Personal Finance

Add Umami With Lardo

My love for Lardo started while traveling in Rome where we had the worlds most decadent Charcuterie plate. I’ll be honest, when I first saw Lardo, my immediate reaction was gross! Is that a slice of fat? Why yes, yes it is and it’s freakin’ delicious.

Who You Calling Lardo!
Who You Calling Lardo!

Since I’m an adventurous eater I quickly discovered this umami butter bomb is worth the extra time on the treadmill. It’s also now one of my favorite economical and frankly sneaky little secret flavor enhancers for roasting anything from bread to veggies to meats. Roasting melts Lardo almost completely, so if you don’t tell anybody, they won’t know why your veggies taste so damn good!

What Is Lardo?

Lardo would be the only thing on the planet to make Homer Simpson give up bacon. A traditional Italian food, Lardo is pork back fat salt-cured between slabs of Carrara marble. Before pressing the fat between the marble, Lardo is typically rubbed with garlic and spices or herbs. Traditional herbs include rosemary, sage and oregano while spices are typically coriander, anise and cinnamon (Paolo’s least favorite ingredient in the world!) It’s then left to age for six months. That time between two slabs yields an unctuous, silky block of thick, sliceable fat. In other words, Lardo is not for the faint of heart.

How to Use Lardo

After first trying Lardo slices on a Charcuterie plate in Rome, I was instantly hooked. By the time we left Rome and arrived in Northern Italy nearly two months later, I had a proper kitchen and a bad craving for Lardo.

Well, one thing led to another and Lardo was bought at Eataly. I’m not going to say by who. Ok, yes, yes it was me. I know, I know! First I tried roasting bread with Lardo. I know it’s not traditionally Italian but good lord is it a treat.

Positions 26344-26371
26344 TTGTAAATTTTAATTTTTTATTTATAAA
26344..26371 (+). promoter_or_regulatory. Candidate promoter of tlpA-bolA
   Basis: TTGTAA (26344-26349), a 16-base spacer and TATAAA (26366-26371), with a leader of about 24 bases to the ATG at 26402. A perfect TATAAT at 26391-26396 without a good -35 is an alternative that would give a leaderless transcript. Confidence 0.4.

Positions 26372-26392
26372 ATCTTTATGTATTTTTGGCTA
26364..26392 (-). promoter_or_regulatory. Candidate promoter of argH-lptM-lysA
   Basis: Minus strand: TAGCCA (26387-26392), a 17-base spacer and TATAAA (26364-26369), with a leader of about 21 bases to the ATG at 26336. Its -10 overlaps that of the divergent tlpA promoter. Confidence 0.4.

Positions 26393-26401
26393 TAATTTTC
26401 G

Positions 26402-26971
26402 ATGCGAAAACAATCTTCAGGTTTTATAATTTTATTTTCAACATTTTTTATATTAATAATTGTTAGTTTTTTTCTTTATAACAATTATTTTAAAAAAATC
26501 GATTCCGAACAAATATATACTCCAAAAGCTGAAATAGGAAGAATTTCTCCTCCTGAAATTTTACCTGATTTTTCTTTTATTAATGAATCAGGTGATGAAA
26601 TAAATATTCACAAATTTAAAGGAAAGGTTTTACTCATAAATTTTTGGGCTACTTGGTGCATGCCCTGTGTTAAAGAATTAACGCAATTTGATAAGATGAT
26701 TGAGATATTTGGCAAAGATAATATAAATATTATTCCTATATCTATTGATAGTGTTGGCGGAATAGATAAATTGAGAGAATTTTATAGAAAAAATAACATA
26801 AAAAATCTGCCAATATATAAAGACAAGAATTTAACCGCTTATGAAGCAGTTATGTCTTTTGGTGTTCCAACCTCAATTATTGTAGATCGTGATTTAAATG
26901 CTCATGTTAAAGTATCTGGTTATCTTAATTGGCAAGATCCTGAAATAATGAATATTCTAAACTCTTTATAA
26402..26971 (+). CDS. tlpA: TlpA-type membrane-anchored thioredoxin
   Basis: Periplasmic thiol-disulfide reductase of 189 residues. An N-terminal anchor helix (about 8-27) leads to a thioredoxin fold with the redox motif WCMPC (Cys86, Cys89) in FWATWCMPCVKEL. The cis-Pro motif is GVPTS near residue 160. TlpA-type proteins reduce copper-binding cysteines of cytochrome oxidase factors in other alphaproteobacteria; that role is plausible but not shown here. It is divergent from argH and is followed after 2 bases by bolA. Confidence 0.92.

Lardo Melted on Warm Bread
Lardo Melted on Warm Bread

Which lead me to experiment a bit more with roasting inexpensive ingredients with Lardo, which lead me to this! I’d say you’re welcome… but if this leads you to try Lardo for the first time, you might simultaneously love and curse me. So instead I’ll say Buon Appetito!

Roasted Eggplant, Heirloom Tomato & Mozzarella With Lardo & Fresh Herbs

  • Servings: 2
  • Difficulty: Easy
  • Print

Eggplant, Heirloom Tomato & Mozzarella Stacks Roasted with Lardo and Fresh Herbs
Eggplant, Heirloom Tomato & Mozzarella Stacks Roasted with Lardo and Fresh Herbs

Ingredients: 

  • 2 Tablespoons of chopped fresh herbs Try: Rosemary, Thyme and Oregano
  • 4 Strips of Lardo
  • 1 Medium Eggplant sliced into 1/4 inch rounds
  • 1 Heirloom Tomatoes sliced into 1/4 inch rounds
  • 8 oz Fresh Mozzarella sliced into 1/4 Inch rounds

Instructions:

  1. Preheat oven to 400
  2. Layer alternate slices of eggplant, mozzarella and tomato in an oven safe baking dish
  3. Place baking dish in oven for 30 minutes
  4. Remove and sprinkle fresh herbs evenly over the layers
  5. Lay strips of Lardo evenly spaced over layers
  6. Place dish back in oven for 10 minutes or until the Lardo melts
  7. Remove from oven and prepare yourself with fork
  8. Fight for the last bite

Lardo in Portland, Oregon

Years later, when Paolo and I moved to Portland, Oregon and drove by a restaurant called Lardo, you can imagine we couldn’t pass it up!

  • Best Sandwiches in Portland, Oregon - What is Lardo? Well, that’s a fun question! Let’s see… Lardo: Pork fat back cured with salt, spices, and herbs. Charcuterie plate hero Homer Simpson would trade bacon in for. Politically incorrect 90’s slang used by bullies to refer to “weight challenged” peers. Also, my new favorite sandwich spot in Portland. Where to Eat in Portland After our […]

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